Tuscaloosa restaurants revamp business models amid pandemic
Restaurants in Tuscaloosa are changing their business practices due to the COVID-19 pandemic. The risks COVID-19 poses on dine-in customers have forced these restaurants to serve customers through safer alternatives such as curbside and drive-thru.
Andrea Snyder is the owner of the Urban Cookhouse restaurant in Tuscaloosa. She said the restaurant now relies on drive-thru and their food truck, which it may use even after the pandemic ends.
“We have a food truck in Tuscaloosa that has been doing well and kind of been a lifesaver for us,” she said. “You hear people talking about the new normal. Well, if people are getting used to the convenience and curbside and drive-thru and having things brought to them, I think that’s how we’re going to have to adapt.”
The business has maintained these changes well after Gov. Kay Ivey permitted the reopening of restaurants with social distancing restrictions. Additional measures have been taken to ensure the safety of employees and customers.
“Our locations that have drive-thrus, we have a shield, a [safety] glass shield up for extra protection,” Snyder said. “We’re checking temperatures of all of our employees when they come in and sending anyone home who has a fever, which we haven’t had yet.”
Being a chain restaurant, Urban Cookhouse has several locations that have all been impacted to varying degrees by the pandemic. Although the Tuscaloosa Urban Cookhouse has found success in their new business model, others, such as their Downtown Birmingham location, have struggled to stay afloat.
“We hope that we’re going to be able to keep all of them open and basically breaking even, but that one downtown is really questionable, it’s been affected the most,” Snyder said.
Audrey Vermilyea is the owner of Monarch Espresso Bar in Tuscaloosa. She said the bar now uses a walk-up window service, drop-off boxes, and curbside to serve customers, which stray away from what she considers the bar’s core appeal.
“What I would have said was our main thing, main reason people love Monarch, is coming inside and being able to hang out and enjoy the space is not part of the equation anymore,” she said. “We’ve had to shift our business model in a major way.”
The business has successfully transitioned into this new business model. Although they now only make one third of their earnings prior to the pandemic, their current numbers mirror what they would normally earn in the summer.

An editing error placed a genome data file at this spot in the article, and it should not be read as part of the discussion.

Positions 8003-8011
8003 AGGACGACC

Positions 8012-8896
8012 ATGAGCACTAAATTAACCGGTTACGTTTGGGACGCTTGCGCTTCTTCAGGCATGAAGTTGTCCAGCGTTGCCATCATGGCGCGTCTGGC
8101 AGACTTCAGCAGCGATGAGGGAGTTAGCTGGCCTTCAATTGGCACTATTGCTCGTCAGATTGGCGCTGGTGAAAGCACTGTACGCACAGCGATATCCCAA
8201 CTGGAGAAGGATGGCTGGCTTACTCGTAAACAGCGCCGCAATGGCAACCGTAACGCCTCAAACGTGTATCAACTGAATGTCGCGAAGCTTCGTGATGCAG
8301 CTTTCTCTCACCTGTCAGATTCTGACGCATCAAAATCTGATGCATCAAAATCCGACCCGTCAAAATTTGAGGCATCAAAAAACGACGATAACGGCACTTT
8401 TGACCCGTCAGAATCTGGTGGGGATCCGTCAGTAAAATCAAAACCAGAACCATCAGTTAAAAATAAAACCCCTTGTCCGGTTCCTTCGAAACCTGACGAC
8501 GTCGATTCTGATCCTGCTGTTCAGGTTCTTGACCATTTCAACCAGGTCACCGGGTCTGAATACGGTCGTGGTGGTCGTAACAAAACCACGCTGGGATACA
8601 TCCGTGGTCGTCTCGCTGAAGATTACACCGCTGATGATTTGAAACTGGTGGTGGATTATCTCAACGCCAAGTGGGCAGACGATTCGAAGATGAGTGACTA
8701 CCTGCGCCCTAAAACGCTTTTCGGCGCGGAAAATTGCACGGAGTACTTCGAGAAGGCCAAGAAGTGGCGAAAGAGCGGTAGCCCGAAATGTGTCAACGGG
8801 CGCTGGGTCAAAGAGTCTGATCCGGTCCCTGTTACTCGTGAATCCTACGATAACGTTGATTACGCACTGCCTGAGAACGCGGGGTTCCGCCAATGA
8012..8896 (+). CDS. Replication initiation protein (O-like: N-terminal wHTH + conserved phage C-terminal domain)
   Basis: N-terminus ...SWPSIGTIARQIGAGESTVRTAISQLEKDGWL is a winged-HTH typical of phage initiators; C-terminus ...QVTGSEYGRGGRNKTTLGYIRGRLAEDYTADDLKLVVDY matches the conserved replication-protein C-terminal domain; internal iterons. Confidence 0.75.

“[It’s] slower than the school year, but we’ve been able to communicate what we’re doing with customers in a way to kind of get a little bit closer to what we were doing in the past,” Vermilyea said.
She recognized that Ivey’s lifting of statewide restrictions may help businesses struggling due to the pandemic. But she wants to refrain from fully reopening the bar due to the dangers associated with the weaker restrictions.
“Our team is going to be way more exposed just in their regular life,” Vermilyea said. “Whereas before they might have been doing social distancing, now they’re probably going to go out to a restaurant or travel a little bit more. So, our risk as a company has already increased because of even just the small number of people in our team.”
Rajvinder Singh is the owner of La Bamba Mexican Grill in Tuscaloosa. The restaurant currently sells food through curbside and online orders, which are a first for the business.
“We weren’t even using online ordering before, but we had to have that just to [have services as] contactless [as] we could do,” Singh said. “For the customers, we did that.”
According to Singh, customers remain loyal to the restaurant even as they radically shift their business model due to the pandemic.
“[We’re doing] as much as we can, [and] they’re still supporting us,” Singh said. “And they’re not getting upset that we haven’t opened yet. They’re okay with that.”
Even as he refrains from reopening and emphasizes the importance of adhering to statewide restrictions, Singh saw the merit in the recent easing of statewide restrictions and its potential to aid struggling businesses.
“I feel that there are businesses that never will reopen again,” Singh said. “[It is] to try and help them survive even if they can just make it without making [a profit].”
Although many Tuscaloosa restaurants can afford to conduct business during the pandemic, others were significantly hurt by it. The economic impact of the virus has forced some restaurants to close permanently. Bill Lloyd, the owner of the 301 Bistro, Bar, and Beer Garden in Tuscaloosa, submitted a Facebook post discussing his restaurant’s closure and the factors that led to it.
“I have always tried to take care of our employees,” Lloyd wrote. “That is another reason for the timing of this closure. Because of the pandemic, the additional unemployment benefits from both the State and Federal governments will give them much-needed financial stability.”
Walt Maddox, the mayor of Tuscaloosa, warns businesses and the state of Alabama will likely have to wait a long time before they can fully reopen.
“I’m not optimistic that we get back to normal sooner rather than later,” Maddox said. “I think ultimately medical science, though, will determine that. What we’ve got to do in the meantime is be smart about this.”